The joint was jumping Friday night: theater openings big and small, all across town, as the annual mob party known as the Fertile Ground new-works festival shifted into overdrive.
So naturally, I went to the dance.
Six dances, actually, all of them short and wrapped into a swift neat package at the Northwest Dance Project studio: producer Lindsey Matheis calls it an “appetizer program.” And even though most of the works are new, “(a)merging 2013” isn’t officially part of Fertile Ground.
It is, however, part of an immensely fertile cross-pollination of dance that’s been emerging in the past couple of years. In spite of Oregon Ballet Theatre’s current financial and leadership troubles, in many ways the scene’s rarely seemed more lively. What’s more, it’s lively in a particularly Portland way, with a creative blend of structured company shows and independent, quasi-pop-up events – some of them, like OBT’s dancer-run “Uprising” series of shows in places like Mississippi Studios, the Wonder Ballroom and the Aladdin Theater, either loosely sponsored by the established companies or side projects by artists affiliated with them. Programs ping-pong around spaces like Conduit and Lincoln Hall downtown, BodyVox in Northwest, and now Northwest Dance Project, in the bubbling Mississippi District of North Portland. And it’s creatively subversive: a mix and match of dancemakers whose home bases might be contemporary or modern or ballet but who break down the walls when they’re working together.
“(a)merging” is a first for the Dance Project, which has never used its studio space for someone else’s show before, and a first for Matheis, a leading dancer at NWDP, who’s never produced a show before. For both, the project offers the advantage of being something different but something familiar at the same time. It’s a two-weekend event, with Friday’s opening performance repeating at 7:30 tonight and tomorrow (Saturday-Sunday, January 26-27) and a separate show with seven different works, the “Dessert Program,” at 7:30 p.m. February 1-3.
Of Friday’s half-dozen dances, I liked Catherine Egan’s “Minute 5” the best. Performed by Esther LaPointe and Eric Nordstrom to music by Greg Paul, it seemed the most composed and also the wittiest piece on the program: a short, lightly jivey duet that begins with a held pose like a silhouette cutout and proceeds as a very loose-jointed, fidgety yet carefully constructed and technically sophisticated duet. Not a moment of unsureness, not a movement out of place – just a light, insouciant jig of a thing.
Javier Ubell’s “Pues” is even shorter, more of a power bar than an appetizer, and in certain ways a study in style and weight. Ubell is a soloist at OBT and a terrific character dancer, and for “Pues” he’s matched dancers from two companies noted for very different approaches: OBT company dancer Michael Linsmeier and Northwest Dance Project’s Andrea Parson. Linsmeier dances long and stretched in the Balanchine tradition of grace and beauty. Parson, who is small and intense and so dramatically focused you’re afraid she might explode, is a mightily contained powerhouse of a performer. Whenever she moves she seems to be visiting some deep place within herself that is pristine and almost shockingly energetic. Watching the combination of those two approaches is fascinating, like watching a hammer wrapped in velvet swing through the air.
The program opened with a filmed dance, “Surface,” created by Carla Mann as a 10 Tiny Dances piece for the 2004 TBA Festival and featuring Patrick Gracewood and N.D. Newburger. It’s a nice bit of videographic illusion, with small dancers seeming to dance on a large dancer’s back, slipping in and out of crevices that seem to shift between human and geological. Former BodyVox dancer Lane Hunter’s “Caravan,” which he dances with Melissa Framiglio to a lightly swinging bit of music by Back to Earth, is a romantic duet maybe most notable for its opening and closing images of the delicate Framiglio floating elegantly above Hunter’s sturdy legs. In “twice, elisheva,” Elizabeth Bressler, working with Tracey Durbin, creates a piece for herself that seems about the power of the human body: Bressler moves emphatically, like a steam shovel or a power forward in a basketball game, sometimes slapping the floor for effect.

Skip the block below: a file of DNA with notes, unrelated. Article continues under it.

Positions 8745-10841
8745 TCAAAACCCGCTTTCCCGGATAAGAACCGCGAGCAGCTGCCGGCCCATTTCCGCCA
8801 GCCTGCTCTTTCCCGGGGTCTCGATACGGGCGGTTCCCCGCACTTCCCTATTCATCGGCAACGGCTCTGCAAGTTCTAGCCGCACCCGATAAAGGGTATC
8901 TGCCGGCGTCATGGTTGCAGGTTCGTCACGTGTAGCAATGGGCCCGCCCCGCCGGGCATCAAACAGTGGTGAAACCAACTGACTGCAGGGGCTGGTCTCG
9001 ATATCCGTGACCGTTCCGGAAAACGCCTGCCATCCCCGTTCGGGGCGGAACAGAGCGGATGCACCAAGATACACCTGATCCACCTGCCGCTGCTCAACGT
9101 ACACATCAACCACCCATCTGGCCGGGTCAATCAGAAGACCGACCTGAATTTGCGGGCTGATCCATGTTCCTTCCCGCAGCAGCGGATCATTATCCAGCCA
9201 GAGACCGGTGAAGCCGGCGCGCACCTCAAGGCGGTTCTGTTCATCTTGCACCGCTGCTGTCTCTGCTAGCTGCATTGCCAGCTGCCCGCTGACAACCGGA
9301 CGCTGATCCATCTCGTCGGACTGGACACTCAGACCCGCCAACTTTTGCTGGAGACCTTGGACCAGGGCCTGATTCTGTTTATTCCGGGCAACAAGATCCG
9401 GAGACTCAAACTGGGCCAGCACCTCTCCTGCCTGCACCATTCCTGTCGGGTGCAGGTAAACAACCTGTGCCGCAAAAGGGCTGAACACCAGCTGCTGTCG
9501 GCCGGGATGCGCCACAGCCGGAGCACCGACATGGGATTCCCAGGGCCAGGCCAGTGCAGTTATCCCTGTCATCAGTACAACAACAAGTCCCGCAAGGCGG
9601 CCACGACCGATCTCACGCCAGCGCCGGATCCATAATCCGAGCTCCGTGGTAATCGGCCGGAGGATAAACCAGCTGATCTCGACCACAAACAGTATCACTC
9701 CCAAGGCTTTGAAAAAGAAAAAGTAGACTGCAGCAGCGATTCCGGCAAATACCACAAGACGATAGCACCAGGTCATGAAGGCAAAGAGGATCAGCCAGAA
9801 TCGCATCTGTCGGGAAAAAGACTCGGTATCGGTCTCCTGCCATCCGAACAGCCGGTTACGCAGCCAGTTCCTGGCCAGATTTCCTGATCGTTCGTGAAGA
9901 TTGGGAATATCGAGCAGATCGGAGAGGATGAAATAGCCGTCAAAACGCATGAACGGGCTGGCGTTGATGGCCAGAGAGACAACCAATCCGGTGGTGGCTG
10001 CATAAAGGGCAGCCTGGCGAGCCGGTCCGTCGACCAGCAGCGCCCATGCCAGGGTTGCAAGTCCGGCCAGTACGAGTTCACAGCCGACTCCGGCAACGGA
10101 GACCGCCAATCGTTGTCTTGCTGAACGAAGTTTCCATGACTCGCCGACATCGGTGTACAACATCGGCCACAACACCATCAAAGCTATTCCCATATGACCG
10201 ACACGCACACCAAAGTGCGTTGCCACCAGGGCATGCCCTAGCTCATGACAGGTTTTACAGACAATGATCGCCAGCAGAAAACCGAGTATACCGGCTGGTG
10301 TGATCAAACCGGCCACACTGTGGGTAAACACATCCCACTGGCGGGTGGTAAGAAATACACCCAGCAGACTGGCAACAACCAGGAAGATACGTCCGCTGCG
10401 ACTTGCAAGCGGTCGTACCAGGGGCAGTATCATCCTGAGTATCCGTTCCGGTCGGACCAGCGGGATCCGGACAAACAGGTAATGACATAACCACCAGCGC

The program closer, Jennifer L. Camp’s “Beneath the Surface,” comes with a program note that it explores the stages of grief – “fear, denial, anger, acceptance, and hope” – and I feared it might be an overly illustrative outpouring of emotion. In fact, it’s light on its feet, and quite affecting, working in suggestion rather than statement. Its four young dancers – Tracey Carboneau, Melissa Framiglio, Cait Powers and Amelia Unsicker, all draped in bright valentine costumes by Caitlin Quinn – move through the sometimes elegant pacing with freshness and coltish restraint.
“(a)merging” is a refreshing blend of experience and inexperience, the familiar and the new, in an intimate atmosphere that embraces the idea of crossing borders and trying things out. Not just onstage but also in the audience, it was good to see a mix of creative people who are doing closely related work but don’t bring it together very often. A sizable group of OBT dancers was in the crowd, along with Dance Project regulars and others: a regular gumbo of Portland dance. This seems like a very good thing.
- The Northwest Dance Project studio is at 833 N, Shaver Street, at the corner of Mississippi. Ticket information for this weekend’s remaining shows and next weekend’s program is here.
- Featured in the February 1-3 program will be choreographers Anna Marra of BodyVox2; Eowyn Emerald Barrett, who’s also active as a dance pop-up producer; Chase Hamilton; Christopher Peddecord & Kara Girod Shuster; Sydney Skov of Polaris; Matheis; and Matheis’s fellow Dance Project performer Ching Ching Wong.